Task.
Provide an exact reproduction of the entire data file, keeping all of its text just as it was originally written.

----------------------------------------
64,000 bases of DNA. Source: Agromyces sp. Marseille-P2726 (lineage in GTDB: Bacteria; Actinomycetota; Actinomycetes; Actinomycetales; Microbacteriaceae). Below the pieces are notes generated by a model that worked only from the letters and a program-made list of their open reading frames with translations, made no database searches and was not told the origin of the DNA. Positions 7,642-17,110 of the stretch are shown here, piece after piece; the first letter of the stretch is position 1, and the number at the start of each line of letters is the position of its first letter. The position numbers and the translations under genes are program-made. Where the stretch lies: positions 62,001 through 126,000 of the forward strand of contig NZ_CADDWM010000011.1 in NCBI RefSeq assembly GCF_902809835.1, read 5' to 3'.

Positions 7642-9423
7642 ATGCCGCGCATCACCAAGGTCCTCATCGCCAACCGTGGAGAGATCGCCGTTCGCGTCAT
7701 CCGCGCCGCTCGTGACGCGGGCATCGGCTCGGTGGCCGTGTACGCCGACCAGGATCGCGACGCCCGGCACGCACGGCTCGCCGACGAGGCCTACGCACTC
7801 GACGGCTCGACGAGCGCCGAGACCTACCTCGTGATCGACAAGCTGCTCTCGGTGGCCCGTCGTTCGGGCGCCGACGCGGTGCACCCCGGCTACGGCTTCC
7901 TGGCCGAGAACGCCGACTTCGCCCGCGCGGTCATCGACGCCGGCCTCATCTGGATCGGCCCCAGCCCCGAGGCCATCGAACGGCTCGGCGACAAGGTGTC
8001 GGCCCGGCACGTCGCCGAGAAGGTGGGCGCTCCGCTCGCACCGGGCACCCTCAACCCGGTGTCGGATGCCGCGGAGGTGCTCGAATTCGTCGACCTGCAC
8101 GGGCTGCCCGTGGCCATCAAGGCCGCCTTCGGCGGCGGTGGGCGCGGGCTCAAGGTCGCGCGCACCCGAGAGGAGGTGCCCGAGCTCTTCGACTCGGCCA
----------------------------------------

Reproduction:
64,000 bases of DNA. Source: Agromyces sp. Marseille-P2726 (lineage in GTDB: Bacteria; Actinomycetota; Actinomycetes; Actinomycetales; Microbacteriaceae). Below the pieces are notes generated by a model that worked only from the letters and a program-made list of their open reading frames with translations, made no database searches and was not told the origin of the DNA. Positions 7,642-17,110 of the stretch are shown here, piece after piece; the first letter of the stretch is position 1, and the number at the start of each line of letters is the position of its first letter. The position numbers and the translations under genes are program-made. Where the stretch lies: positions 62,001 through 126,000 of the forward strand of contig NZ_CADDWM010000011.1 in NCBI RefSeq assembly GCF_902809835.1, read 5' to 3'.

Positions 7642-9423
7642 ATGCCGCGCATCACCAAGGTCCTCATCGCCAACCGTGGAGAGATCGCCGTTCGCGTCAT
7701 CCGCGCCGCTCGTGACGCGGGCATCGGCTCGGTGGCCGTGTACGCCGACCAGGATCGCGACGCCCGGCACGCACGGCTCGCCGACGAGGCCTACGCACTC
7801 GACGGCTCGACGAGCGCCGAGACCTACCTCGTGATCGACAAGCTGCTCTCGGTGGCCCGTCGTTCGGGCGCCGACGCGGTGCACCCCGGCTACGGCTTCC
7901 TGGCCGAGAACGCCGACTTCGCCCGCGCGGTCATCGACGCCGGCCTCATCTGGATCGGCCCCAGCCCCGAGGCCATCGAACGGCTCGGCGACAAGGTGTC
8001 GGCCCGGCACGTCGCCGAGAAGGTGGGCGCTCCGCTCGCACCGGGCACCCTCAACCCGGTGTCGGATGCCGCGGAGGTGCTCGAATTCGTCGACCTGCAC
8101 GGGCTGCCCGTGGCCATCAAGGCCGCCTTCGGCGGCGGTGGGCGCGGGCTCAAGGTCGCGCGCACCCGAGAGGAGGTGCCCGAGCTCTTCGACTCGGCCA